Apollo 8 was the first crewed spacecraft to leave low Earth orbit and the first to reach the Moon, orbit it, and return.  Its three-astronaut crew—Frank BormanJames Lovell, and William Anders—were the first humans to fly to the Moon, to witness and photograph an Earthrise, and to escape the gravity of a celestial body.  Re-entry is the final phase for the Apollo spacecraft and re-entry can be fraught with extra-ordinary challenges, like in Apollo 13.  I highly recommend the film “Apollo 13” if you haven’t seen it!

The internet is bursting with ideas to help businesses, schools and churches re-enter following the Shelter at Home phase we face with Covid-19.

As I’ve been interacting with church planters, pastors, denominational and mission executives – I’ve listened to real concerns, thoughts about the challenges of social distancing and future steps to reopening.  One leader I coach (who has given me permission to cite his letters to his constituents) has offered wise counsel on several Reopening related topics.  Neil Lebhar has served as the Bishop of the Gulf Atlantic Diocese of the Anglican Church in North America (ACNA) since his consecration in 2010.  We have been in a coaching relationship since July 2014.

Recently Neil led a devotion with his Executive Committee and one of the leaders shared this insight from Devi Sridhar, a public-health expert at the University of Edinburgh.

“Everyone wants to know when this will end. That’s not the right question. The right question is:

How do we continue?”

Neil used the motif of Apollo 13 and showed the clip of the control room when things didn’t go according to plan.  One of the first things the NASA team did was assess the situation.  They asked, “What do we have on the spacecraft that’s good?”  From that initial understanding of the materials on board, the crew worked with the engineers and essentially “duct-taped” a safe re-entry.  Referencing Philippians 3:8-16 Neil assessed the losses, gains and future aspirations for followers of Jesus.

We know Jesus – the most valuable treasure in the world, regardless of losses

8 Indeed, I count everything as loss because of the surpassing worth of knowing Christ Jesus my Lord. For his sake I have suffered the loss of all things and count them as rubbish, in order that I may gain Christ 9 and be found in him, not having a righteousness of my own that comes from the law, but that which comes through faith in Christ, the righteousness from God that depends on faith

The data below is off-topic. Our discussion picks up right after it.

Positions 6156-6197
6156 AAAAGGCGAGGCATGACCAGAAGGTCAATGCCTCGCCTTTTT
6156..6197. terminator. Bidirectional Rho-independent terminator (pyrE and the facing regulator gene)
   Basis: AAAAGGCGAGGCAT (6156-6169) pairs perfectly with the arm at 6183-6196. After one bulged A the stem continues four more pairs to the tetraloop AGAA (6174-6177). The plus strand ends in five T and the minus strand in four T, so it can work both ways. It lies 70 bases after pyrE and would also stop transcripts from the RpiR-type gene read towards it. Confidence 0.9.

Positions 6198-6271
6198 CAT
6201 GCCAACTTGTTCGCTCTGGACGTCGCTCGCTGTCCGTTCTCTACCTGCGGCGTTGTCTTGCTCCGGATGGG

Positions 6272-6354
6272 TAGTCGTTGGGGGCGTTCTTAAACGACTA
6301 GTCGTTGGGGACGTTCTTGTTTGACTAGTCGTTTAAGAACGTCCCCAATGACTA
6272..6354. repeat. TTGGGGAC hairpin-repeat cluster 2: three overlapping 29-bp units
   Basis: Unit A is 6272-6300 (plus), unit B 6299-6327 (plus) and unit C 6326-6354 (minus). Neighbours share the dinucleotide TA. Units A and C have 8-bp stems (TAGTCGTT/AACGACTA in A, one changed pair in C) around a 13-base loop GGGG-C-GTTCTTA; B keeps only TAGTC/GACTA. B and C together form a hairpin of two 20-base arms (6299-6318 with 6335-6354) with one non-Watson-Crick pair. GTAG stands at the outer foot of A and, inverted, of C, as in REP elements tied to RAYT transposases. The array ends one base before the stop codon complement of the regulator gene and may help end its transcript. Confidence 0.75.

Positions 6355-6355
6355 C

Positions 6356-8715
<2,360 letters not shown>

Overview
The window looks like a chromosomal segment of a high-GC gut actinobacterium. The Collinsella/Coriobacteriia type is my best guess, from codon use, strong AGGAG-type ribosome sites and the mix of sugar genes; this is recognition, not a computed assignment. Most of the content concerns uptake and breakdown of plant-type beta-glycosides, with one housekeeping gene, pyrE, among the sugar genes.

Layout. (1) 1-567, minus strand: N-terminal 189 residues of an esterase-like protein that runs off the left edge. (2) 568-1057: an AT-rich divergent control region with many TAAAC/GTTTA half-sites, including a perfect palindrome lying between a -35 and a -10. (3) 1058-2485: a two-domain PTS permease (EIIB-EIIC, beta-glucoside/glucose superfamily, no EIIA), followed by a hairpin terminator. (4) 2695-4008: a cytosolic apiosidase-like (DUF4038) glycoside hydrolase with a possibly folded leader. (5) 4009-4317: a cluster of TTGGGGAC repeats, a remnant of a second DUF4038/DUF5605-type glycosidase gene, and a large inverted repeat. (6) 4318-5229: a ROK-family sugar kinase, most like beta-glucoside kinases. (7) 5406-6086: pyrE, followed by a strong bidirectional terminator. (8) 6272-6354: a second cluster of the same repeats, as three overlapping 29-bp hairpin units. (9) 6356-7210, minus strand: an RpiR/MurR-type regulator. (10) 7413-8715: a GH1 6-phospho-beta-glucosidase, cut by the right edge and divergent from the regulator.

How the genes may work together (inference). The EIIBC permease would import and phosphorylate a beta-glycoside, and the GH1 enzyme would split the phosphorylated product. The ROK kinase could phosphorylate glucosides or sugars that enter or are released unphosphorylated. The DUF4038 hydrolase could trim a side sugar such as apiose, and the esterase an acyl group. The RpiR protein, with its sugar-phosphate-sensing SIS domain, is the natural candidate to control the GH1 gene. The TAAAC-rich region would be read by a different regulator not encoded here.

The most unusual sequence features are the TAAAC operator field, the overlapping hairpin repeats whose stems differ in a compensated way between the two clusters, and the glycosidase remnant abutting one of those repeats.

Knowing Jesus includes both experiencing his resurrection power and suffering

10 that I may know him and the power of his resurrection, and may share his sufferings, becoming like him in his death, 11 that by any means possible I may attain the resurrection from the dead.

Press on toward the goal for the prize of the upward call of God in Christ Jesus

12 Not that I have already obtained this or am already perfect, but I press on to make it my own, because Christ Jesus has made me his own. 13 Brothers, I do not consider that I have made it my own. But one thing I do: forgetting what lies behind and straining forward to what lies ahead, 14 I press on toward the goal for the prize of the upward call of God in Christ Jesus. 15 Let those of us who are mature think this way, and if in anything you think otherwise, God will reveal that also to you. 16 Only let us hold true to what we have attained.

Neil closed with this excerpt from the book “Victorious: Corrie Ten Boom and the Hiding Place”

Point people to Jesus - Betsie Ten Boom to her sister Corrie

“Corrie, never tell people that it was your faith, for people will say, ‘I haven’t got Corrie ten Boom’s faith.’ But when you tell people that it was Jesus, then they will know that the same Jesus who carried us through is willing to carry them through also. For Jesus died at the cross for the sins of the whole world, not only for us, but for all the Jews and the Gentiles of the world, and He says, ‘Come unto Me, all who are heavy laden.’ So we have a message for the whole world.”

5 Reflection Questions as you Consider Re-entry

  1. What indicators are you assessing for your congregation to re-open?
  2. How are you maintaining an unanxious presence in this VUCA (Volatile-Uncertain-Complex-Ambiguous) moment?
  3. What is your longer-term plan for online services?
  4. If you re-open and later forced to shelter at home again; what does that look like for your congregation?
  5. How would you describe the “win” for your congregation through Covid-19?

Please share any ideas you are discovering as you navigate this season with other leaders who are going through this time along with you, so that we can learn from each other – see below.

If you are interested to read well-informed SAMPLE PLANS FOR RE-ENTRY, Canon Jessica Jones (a member of Neil’s team) compiled 4 strategies congregations are contemplating based on CDC Guidelines – CLICK HERE.


Blessings to you and your ministry during this time!

Gary Reinecke
Executive Director



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